How should Christians respond to the Supreme Court’s decision to redefine marriage?

Gay activist vandalizes pro-marriage sign
Gay activist vandalizes pro-marriage sign

In case you haven’t heard, the Supreme Court voted to redefine marriage to remove the focus on creating and raising children in stable relationships. Now marriage is just for any two or more people who have feelings for each other, and when the feelings go, so does the marriage. The commitment is gone, the child-centered focus is gone. It’s just about the needs of selfish adults.

Which Religions Voted for Obama in 2008?
Which Religions Voted for Obama in 2008?

And more:

2008 voting broken by religious groups
2008 voting broken down by religious groups

So, remember that when you are processing today’s decision on gay marriage – not every person who calls herself a Christian actually is what she claims to be. For many of them, religion is just a custom, like the clothes they wear, or the food they eat. They don’t really believe a word of the Bible, and just want to dance and sing in church for the sake of their own happiness. There is nothing cognitive going on in some churches. No understanding, no authenticity.

You can read Justice Scalia’s dissent to the decision here.

How should Christians respond?

This post by Lenny Esposito at Come Reason made me laugh. He writes about how Christians should respond to same-sex marriage, since the Supreme Court is about to rule on it, and is guaranteed to rule against natural marriage.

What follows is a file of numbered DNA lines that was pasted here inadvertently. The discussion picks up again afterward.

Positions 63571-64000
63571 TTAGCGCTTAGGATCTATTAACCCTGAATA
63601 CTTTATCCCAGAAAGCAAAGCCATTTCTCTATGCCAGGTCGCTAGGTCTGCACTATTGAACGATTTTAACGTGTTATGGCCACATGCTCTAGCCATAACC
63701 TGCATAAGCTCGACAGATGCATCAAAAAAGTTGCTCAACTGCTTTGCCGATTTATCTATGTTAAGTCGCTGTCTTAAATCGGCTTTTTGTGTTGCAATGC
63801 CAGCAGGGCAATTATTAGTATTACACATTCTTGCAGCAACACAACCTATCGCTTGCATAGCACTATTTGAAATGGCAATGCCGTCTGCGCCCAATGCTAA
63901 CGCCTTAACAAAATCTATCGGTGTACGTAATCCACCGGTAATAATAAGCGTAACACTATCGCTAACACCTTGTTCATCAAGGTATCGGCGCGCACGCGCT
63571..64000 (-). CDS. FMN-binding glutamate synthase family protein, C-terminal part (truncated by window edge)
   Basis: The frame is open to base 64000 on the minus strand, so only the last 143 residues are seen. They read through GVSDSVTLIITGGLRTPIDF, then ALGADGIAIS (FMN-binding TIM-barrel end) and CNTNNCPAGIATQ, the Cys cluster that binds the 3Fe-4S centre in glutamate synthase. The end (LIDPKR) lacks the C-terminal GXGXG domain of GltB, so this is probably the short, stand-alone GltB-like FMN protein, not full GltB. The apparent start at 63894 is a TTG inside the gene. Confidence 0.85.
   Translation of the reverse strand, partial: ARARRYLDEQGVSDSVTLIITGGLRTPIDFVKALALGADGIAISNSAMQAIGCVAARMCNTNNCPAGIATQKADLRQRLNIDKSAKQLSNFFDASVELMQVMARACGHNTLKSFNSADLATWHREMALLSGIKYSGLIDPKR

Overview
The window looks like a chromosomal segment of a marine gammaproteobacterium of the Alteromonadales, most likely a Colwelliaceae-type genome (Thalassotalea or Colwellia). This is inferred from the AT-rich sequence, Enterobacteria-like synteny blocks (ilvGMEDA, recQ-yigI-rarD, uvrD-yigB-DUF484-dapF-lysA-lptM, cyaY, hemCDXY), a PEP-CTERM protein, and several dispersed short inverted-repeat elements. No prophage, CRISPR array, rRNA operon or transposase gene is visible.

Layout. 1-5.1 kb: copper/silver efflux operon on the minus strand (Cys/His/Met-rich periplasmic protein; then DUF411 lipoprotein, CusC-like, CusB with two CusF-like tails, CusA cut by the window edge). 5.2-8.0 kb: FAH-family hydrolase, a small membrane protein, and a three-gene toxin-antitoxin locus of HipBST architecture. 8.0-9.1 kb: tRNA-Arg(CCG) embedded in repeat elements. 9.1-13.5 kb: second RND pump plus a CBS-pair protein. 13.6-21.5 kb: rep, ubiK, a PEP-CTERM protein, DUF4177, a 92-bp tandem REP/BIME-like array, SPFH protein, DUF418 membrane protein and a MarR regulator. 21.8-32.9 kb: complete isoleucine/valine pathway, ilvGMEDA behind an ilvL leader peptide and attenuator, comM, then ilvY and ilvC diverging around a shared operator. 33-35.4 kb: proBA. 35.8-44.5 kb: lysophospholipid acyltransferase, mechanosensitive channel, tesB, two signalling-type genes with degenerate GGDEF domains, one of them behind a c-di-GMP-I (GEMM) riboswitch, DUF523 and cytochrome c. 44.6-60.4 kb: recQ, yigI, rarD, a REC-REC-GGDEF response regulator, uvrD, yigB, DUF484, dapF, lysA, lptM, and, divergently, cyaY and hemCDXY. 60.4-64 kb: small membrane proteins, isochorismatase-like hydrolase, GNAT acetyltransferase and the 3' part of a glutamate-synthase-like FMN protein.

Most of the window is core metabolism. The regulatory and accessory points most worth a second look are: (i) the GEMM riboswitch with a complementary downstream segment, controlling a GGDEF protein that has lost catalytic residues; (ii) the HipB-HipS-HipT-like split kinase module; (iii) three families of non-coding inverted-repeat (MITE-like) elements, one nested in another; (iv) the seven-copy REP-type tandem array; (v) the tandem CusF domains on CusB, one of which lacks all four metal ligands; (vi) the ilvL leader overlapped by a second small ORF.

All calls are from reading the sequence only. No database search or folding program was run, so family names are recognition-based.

Lenny has arguments against same-sex marriage that are made on the basis of logic and evidence. But not everyone is happy with his approach.

He writes:

I did receive a few responses from people who wrote something to the effect of “All we need is the Gospel. Share the Word with them.” I’ve run into such thinking before, with those who question the necessity of rigorous training in logic and apologetics. They think such things are “of men.” They admonish me and other believers to simply let loose the “the sword of the Spirit, which is the word of God” (Eph. 6:17) to fight our battles.

I think such talk is sincere but misguided. First of all, we live in a post-Christian culture. The Bible is not taken to be the final answer on issues such as same-sex marriage. That’s why if I quote the Bible to a person who supports homosexual unions, it really doesn’t sway them at all. In fact, many times it solidifies their stance since they see themselves as more modern and progressive than some 2,000 year-old book.

Anyone who has been paying attention to the changes of belief about this issue can quickly see my point. We’ve been offering Biblical admonition against homosexuality and same-sex marriage for over 30 years. Which way did the culture shift? Which way did the Church shift? According to a newly released Pew study, over 60% of Catholic and mainline Protestants support same-sex marriage.1 Even among Evangelicals, the support for same-sex marriage has DOUBLED in the last ten years.2 All this even though the scriptural admonitions against homosexuality are clear and have been discussed repeatedly, especially in churches.